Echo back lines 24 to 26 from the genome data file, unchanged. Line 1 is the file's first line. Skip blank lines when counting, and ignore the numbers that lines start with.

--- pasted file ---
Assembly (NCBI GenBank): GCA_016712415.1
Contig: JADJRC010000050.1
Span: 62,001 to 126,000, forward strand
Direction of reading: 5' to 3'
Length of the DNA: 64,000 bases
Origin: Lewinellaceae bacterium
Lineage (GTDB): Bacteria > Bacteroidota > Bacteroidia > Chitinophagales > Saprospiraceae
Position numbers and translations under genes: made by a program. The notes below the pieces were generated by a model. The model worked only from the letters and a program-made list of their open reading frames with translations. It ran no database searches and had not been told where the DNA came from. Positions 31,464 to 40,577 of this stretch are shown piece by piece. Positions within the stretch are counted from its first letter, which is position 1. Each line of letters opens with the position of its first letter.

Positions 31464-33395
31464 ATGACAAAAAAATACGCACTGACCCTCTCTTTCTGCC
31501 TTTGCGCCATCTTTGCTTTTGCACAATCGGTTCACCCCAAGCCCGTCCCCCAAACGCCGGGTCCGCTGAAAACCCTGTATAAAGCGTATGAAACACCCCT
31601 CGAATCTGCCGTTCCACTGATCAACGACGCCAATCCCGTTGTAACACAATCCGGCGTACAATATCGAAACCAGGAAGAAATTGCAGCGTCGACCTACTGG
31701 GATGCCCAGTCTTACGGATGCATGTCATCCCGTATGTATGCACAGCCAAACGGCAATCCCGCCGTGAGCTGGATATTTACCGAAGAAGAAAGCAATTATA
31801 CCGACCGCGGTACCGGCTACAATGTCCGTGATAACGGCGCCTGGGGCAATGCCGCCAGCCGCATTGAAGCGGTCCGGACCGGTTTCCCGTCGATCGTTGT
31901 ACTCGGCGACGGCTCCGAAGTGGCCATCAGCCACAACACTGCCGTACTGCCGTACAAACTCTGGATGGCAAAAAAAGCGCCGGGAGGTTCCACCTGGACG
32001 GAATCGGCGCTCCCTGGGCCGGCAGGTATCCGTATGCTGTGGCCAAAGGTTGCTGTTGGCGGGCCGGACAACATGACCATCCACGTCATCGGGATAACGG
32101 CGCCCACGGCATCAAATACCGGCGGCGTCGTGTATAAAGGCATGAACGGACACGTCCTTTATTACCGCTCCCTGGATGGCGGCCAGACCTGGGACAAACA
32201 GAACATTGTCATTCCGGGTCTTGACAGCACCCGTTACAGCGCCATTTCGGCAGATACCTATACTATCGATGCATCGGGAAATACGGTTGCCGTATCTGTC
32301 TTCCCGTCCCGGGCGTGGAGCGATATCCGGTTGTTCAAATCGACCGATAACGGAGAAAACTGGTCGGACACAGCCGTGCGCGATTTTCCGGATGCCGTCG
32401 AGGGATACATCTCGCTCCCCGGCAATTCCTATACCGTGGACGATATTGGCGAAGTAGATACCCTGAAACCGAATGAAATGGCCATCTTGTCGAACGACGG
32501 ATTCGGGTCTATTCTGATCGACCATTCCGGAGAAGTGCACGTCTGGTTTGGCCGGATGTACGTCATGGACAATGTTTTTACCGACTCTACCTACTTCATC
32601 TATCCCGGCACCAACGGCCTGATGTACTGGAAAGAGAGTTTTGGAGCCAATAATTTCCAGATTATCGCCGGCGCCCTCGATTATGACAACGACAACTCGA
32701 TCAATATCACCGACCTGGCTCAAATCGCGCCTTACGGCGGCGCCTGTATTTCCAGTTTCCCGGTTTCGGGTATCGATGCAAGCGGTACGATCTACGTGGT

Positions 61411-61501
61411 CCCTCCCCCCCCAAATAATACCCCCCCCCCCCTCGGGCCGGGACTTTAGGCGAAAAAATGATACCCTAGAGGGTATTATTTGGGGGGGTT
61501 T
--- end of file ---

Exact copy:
Positions 61411-61501
61411 CCCTCCCCCCCCAAATAATACCCCCCCCCCCCTCGGGCCGGGACTTTAGGCGAAAAAATGATACCCTAGAGGGTATTATTTGGGGGGGTT
61501 T